Trump’s appointee to lead the Environmental Protection Agency, Scott Pruitt, is a controversial pick, specifically for his denial of the evidence for man-made climate change. In an article he had written for the National Review, he argues that the data backing climate science is uncertain and that there is a reasonable belief that climate change is a result of scamming scientists and not a result of human action. As an attorney general he even sued the E.P.A. for its involvement in President Obama’s Clean Power Plan.
As climate change gets debated in the public sphere, with many diverging opinions, we hear two separate distinct phrases: ‘global warming’ and ‘climate change’. First we have to define what it is we are talking about when we use terms like these.
Global warming was a term used to describe the changes of the atmosphere and weather patterns that would result in a gradual increase in average temperatures. However, this phrase has fallen out of fashion as science shifts from the idea of ‘global’ warming.
As complex systems interact, some parts of the world are predicted to get much warmer, while others will get cooler, so the term ‘global warming’ is inaccurate. There is still a prediction of overall warming, but its effects won’t be seen everywhere equally.
Another definition that is necessary to understand is ‘climate’, and its difference from ‘weather’. Weather describes the conditions on a day to day basis, while climate is a long-term pattern based on average temperatures, pressures, and moisture levels.
The real issue is not the definition, however, but whether or not climate change is actually happening the way most scientists claim.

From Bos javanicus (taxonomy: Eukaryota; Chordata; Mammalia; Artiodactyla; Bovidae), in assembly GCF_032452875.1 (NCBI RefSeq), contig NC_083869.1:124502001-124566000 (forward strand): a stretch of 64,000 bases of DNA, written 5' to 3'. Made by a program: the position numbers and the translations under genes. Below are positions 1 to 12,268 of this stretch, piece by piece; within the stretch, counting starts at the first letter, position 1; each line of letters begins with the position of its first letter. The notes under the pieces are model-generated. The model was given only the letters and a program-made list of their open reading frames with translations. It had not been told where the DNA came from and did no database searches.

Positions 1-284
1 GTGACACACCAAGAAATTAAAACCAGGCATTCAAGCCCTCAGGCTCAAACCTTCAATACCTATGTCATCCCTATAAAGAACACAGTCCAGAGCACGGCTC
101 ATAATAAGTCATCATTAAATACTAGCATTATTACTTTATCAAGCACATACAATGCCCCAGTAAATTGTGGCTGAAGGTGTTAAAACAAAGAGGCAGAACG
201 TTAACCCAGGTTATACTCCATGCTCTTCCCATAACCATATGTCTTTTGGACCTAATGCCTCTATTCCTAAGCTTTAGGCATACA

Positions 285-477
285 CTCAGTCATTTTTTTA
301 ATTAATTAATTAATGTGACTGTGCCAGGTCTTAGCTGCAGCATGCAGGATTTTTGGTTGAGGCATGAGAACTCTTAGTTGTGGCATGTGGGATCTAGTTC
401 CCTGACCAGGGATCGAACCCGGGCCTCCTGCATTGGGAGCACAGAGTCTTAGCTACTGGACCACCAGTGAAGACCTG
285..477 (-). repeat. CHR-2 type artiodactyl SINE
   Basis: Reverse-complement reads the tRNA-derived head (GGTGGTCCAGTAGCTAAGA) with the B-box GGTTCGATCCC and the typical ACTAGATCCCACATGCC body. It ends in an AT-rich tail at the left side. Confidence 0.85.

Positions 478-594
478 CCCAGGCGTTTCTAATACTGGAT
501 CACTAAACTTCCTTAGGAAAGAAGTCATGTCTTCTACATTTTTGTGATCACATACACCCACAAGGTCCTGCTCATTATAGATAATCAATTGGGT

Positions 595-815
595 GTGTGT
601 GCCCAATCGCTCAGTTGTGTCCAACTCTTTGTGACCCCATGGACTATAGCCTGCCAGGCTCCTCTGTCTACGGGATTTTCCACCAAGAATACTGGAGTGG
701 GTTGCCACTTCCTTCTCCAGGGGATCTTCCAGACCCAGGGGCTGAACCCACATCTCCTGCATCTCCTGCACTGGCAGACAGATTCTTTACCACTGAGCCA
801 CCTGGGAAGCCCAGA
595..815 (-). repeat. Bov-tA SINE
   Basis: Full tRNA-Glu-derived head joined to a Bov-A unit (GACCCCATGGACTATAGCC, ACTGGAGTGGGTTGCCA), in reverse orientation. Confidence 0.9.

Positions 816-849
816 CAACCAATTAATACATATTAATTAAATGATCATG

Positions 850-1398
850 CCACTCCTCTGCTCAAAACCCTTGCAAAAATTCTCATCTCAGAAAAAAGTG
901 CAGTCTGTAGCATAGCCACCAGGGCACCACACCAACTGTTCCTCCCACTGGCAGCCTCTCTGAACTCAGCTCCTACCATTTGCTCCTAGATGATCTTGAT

Many scientists suggest humans are the real cause behind climate change because of pollutants, such as methane and carbon-dioxide, that are released when we burn fossil fuels. These pollutants absorb the sun’s energy, which either slows or entirely prevents the release of Earth’s heat back to space. This retention of heat causes average global temperatures to rise in a critical feedback loop that will displace large populations of people and wildlife with wilder weather, hotter temperatures, and rising sea levels.
Some rebuttal to these theories has been rising recently as certain groups suggest that temperature increases are part of Earth’s natural cycle. This cycle is influenced by solar changes from sun spots which shift from solar maximum to solar minimum.
The problem with this explanation is that the eleven-year cycle of the sun is much shorter than the global warming trend. The scientists who found this trend, Charles D. Camp and Ka Kit Tung, found it by averaging out white noise in the data from volcanoes, strong El Niño trends, and climate change.
Additionally, the cycle Camp and Tung discovered only accounts for a 0.18 degrees Celsius fluctuation. Predictions made by various computer models have also caused controversy over the accuracy of the predictions. The Global Warming Policy Foundation has accused climate scientists of deliberate interference with raw data and temperature records, although this group was explicitly founded to refute man-made climate change.
For the sake of full disclosure, as an environmental science major, I think climate change is the biggest problem facing the developed world. I recognize that I have biases between the sources I consider credible and which ones I don’t, but that is why I ask people to do research on their own. Fact check and check the sources where those facts came from.
Based on information about rising ocean levels, doubled global levels of CO2, unprecedented loss of arctic sea ice, and climate records observed from tree and ice core samples, it is evident caused an disruption in our vital natural systems. A new way of manufacturing and producing energy needs to be prioritized by scientists, businesses, governments, and society alike.